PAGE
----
Project: Exploring how expectations of mobile medical technologies are formed and maintained, and how they shape adoption and use of self-care devices
MSc Researcher: Fariat Odion-Esene
Diabetes is a chronic illness that requires a lot of time and effort to self manage and control blood glucose levels. Various technologies have been created to assist diabetics with their self management. The present study looks into the experiences of participants, particularly focusing on their anticipation for new diabetes technology. 11 participants with type one diabetes were recruited to take part in this study; this included 10 females and one male. This Project involved three phases of data gathering, a Diabeto device as used as a prop throughout this process. Six participants were recruited for the first phase; this involved capturing the out of box experience of the Diabeto. Five additional participants were recruited to take part in the second phase; this consisted of an interview that looked at participants’ expectations surrounding diabetes technology. In the third phase participants who took part in the out of box experience were asked to reflect on their experiences and write an email about their expectations regarding the device. Based on a grounded theory approach, people’s hopes and expectations about new and current technologies were uncovered. Further elaborations were made to McCarthy and Wrights concept of anticipation. Findings suggest that cultural and social factors influence the expectations and hope of diabetes devices.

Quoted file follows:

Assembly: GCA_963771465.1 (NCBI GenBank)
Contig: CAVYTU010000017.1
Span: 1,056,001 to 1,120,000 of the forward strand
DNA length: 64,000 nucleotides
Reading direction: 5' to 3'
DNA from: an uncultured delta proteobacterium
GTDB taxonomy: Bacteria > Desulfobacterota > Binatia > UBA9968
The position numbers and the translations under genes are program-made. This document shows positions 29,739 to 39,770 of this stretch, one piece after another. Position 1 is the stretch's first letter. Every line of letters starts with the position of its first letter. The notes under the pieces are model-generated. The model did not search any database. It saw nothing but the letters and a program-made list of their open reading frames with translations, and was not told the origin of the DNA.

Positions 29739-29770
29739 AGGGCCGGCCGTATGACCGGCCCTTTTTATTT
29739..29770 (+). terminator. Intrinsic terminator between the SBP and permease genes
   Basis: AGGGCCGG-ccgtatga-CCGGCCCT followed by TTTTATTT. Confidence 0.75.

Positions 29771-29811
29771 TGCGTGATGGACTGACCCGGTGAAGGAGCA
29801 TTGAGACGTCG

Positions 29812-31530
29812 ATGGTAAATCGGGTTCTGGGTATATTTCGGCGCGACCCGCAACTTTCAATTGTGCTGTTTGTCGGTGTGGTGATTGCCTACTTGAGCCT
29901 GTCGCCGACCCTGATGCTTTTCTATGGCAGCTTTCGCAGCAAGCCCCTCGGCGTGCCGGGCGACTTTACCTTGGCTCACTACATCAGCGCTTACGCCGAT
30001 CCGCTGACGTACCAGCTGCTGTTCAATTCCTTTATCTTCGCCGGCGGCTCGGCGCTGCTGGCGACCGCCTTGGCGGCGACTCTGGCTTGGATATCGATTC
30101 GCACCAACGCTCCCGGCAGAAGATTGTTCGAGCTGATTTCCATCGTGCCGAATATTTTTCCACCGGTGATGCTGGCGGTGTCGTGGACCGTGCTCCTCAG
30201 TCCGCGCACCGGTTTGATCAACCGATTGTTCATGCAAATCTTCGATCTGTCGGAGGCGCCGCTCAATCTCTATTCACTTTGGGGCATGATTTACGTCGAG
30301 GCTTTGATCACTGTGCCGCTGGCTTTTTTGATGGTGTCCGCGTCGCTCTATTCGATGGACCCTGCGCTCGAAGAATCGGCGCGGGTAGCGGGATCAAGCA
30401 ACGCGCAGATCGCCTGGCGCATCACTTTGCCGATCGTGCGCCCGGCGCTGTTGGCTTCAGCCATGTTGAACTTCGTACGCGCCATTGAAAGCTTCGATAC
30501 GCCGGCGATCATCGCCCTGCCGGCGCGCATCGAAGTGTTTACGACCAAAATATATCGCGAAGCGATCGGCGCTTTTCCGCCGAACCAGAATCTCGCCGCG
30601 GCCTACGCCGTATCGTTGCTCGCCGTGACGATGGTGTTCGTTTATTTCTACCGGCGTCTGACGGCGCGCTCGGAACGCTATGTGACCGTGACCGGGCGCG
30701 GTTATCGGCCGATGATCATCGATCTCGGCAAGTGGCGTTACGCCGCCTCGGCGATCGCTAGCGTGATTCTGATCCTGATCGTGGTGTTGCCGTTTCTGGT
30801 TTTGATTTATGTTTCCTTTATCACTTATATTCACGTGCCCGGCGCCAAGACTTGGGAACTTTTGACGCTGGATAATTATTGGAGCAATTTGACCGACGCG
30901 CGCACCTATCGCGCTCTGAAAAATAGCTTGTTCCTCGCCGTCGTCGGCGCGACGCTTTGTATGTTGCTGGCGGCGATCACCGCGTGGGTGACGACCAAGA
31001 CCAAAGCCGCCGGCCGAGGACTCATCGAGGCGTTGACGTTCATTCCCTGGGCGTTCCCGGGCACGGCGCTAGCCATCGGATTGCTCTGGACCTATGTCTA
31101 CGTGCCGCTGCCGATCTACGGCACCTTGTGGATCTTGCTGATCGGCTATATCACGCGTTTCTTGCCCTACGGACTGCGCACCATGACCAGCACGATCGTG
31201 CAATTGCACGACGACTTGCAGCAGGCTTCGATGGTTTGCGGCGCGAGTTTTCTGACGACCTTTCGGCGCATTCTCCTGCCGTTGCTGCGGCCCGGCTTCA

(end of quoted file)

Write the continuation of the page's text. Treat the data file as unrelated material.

Thesis: Odion-Esene, F. (2014). Exploring the expectation and hopes of individuals with Type One diabetes for new and current technology. University College London MSc Human-Computer Interaction with Ergonomics Merit Thesis, 2014.